Med Student’s Therapy Dog Brings Comfort to BMC Patients

Otis’ charm also proves irresistible to students

When Cara Guenther started medical school, she yearned to spend more time visiting with patients. But the demanding curriculum often made that difficult.

That changed after Ms. Guenther, a third year student at the School of Medicine, got a Bernese mountain dog named Otis. She’d always wanted a Bernese mountain dog, a breed known for being affectionate and good with people. She soon realized that Otis’ loving, calm demeanor made him an ideal candidate to be a therapy dog. So Guenther and Otis enrolled in a training program run by Dog B.O.N.E.S., a local nonprofit that pairs therapy dogs with youth, elderly, and disabled people. Needless to say, Otis passed with flying colors.

“Bernese mountain dogs are certainly known for being affectionate and needy, so I think they are a good fit for this,” Ms. Guenther says.

Once certified, Otis and Ms. Guenther joined Boston Medical Center’s Healing Pups program. Over the past 18 months, Otis, who weighs in at about 110 pounds, has become something of a star on the pediatrics ward. He and Guenther also see any patient elsewhere in the hospital asking for a visit from a four-legged friend. And it’s not just patients who have become fans.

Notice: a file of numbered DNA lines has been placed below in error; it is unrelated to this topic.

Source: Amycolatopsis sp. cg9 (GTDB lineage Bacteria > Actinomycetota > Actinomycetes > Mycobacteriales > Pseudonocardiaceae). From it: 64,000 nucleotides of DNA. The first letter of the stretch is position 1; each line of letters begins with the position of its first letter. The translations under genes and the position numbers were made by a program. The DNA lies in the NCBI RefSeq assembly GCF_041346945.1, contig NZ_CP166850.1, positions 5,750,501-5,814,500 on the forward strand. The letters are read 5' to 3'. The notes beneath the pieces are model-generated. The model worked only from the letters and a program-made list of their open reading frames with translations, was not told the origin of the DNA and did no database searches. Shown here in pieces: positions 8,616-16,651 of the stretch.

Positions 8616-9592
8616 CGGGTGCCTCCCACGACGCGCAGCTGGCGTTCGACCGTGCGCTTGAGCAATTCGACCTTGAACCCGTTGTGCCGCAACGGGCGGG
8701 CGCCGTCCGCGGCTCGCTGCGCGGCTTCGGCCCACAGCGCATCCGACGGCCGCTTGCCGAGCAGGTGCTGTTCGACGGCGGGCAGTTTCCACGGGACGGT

While he’s at BMC, Ms. Guenther makes a point of having Otis visit with MED students, who love to stop for a quick cuddle and photo op.

“Patients smile, they laugh, sometimes they want him to climb up on the bed with them,” says Ms. Guenther, “which I don’t let him do.” She says the whole experience has been rewarding for her—and for Otis. “He loves the attention,” she says. As for her: “I don’t think I’ve ever done anything that has had such an immediate impact on boosting a person’s spirits. It’s rare to be able to make an impact so easily and see the effects of what you’re doing so visibly, so it’s really heartwarming.”

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